What’s That Smell? Eu de Holiday Inn

The Wall Street Journal: “What does a cheap hotel smell like? These days, it may be notes of jasmine mixed with wood and honeysuckle. Luxury hotels have scented lobbies, hallways and other public spaces with carefully crafted perfumes for several years to create a memorable brand image and stealthily calm guests as they arrive. Now budget chains are spritzing, too. Hotels have arguably never paid so much attention to how they smell, employing expert “noses” from leading perfume makers to entice travelers with just the right amount of sandalwood.”

“ScentAir, a Charlotte, N.C., company that develops and delivers scents for hotels and other industries, says its highest area of growth right now is in value hotels. Hotels say the scent has to fit the brand, and mixing the right fragrance is crucial to marketing. Experts say what we smell and hear can create lasting impressions stronger than visual cues. Just as favorite songs get attached to memories, so, too, can pleasing smells link a certain brand or place with happy thoughts.”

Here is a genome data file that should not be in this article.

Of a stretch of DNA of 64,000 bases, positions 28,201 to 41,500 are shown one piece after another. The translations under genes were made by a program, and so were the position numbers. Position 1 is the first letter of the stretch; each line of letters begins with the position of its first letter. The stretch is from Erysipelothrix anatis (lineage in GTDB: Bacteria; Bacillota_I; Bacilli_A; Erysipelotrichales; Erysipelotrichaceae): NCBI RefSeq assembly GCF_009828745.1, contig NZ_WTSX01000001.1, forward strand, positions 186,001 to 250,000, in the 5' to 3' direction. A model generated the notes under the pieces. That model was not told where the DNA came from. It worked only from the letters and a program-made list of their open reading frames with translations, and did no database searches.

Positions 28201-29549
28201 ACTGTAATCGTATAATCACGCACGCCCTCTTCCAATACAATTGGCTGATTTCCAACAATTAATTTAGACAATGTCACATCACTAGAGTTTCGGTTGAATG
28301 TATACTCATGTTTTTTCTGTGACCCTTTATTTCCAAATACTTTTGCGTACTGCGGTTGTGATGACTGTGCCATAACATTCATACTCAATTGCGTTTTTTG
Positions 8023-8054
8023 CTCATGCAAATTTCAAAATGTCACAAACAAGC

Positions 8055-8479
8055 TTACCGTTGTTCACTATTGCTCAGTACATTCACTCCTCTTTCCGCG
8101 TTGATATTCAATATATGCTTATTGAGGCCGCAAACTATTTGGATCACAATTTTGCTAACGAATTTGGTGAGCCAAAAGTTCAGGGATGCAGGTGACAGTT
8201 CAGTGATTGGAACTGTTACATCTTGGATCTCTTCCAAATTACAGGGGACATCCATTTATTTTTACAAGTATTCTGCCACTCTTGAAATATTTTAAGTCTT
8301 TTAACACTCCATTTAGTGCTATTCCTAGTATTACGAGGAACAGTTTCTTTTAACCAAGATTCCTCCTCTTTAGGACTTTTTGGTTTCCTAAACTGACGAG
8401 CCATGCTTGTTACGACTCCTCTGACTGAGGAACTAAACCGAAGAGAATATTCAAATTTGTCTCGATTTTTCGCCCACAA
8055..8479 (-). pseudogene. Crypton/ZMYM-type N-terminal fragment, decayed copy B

“A side benefit for hotels: Just about every brand now sells its scent in candles and other products for home use. Marriott says sales of all its scents, such as a room spritzer to add the lemony, seductive W smell to your own bathroom or bedroom, are up 35% compared with a year earlier. The Carlyle in New York, a Rosewood hotel, sells more than 2,500 bars of its scented soap each year at $6 a bar. The soap grew so popular, Carlyle now uses the scent in the lobby.”

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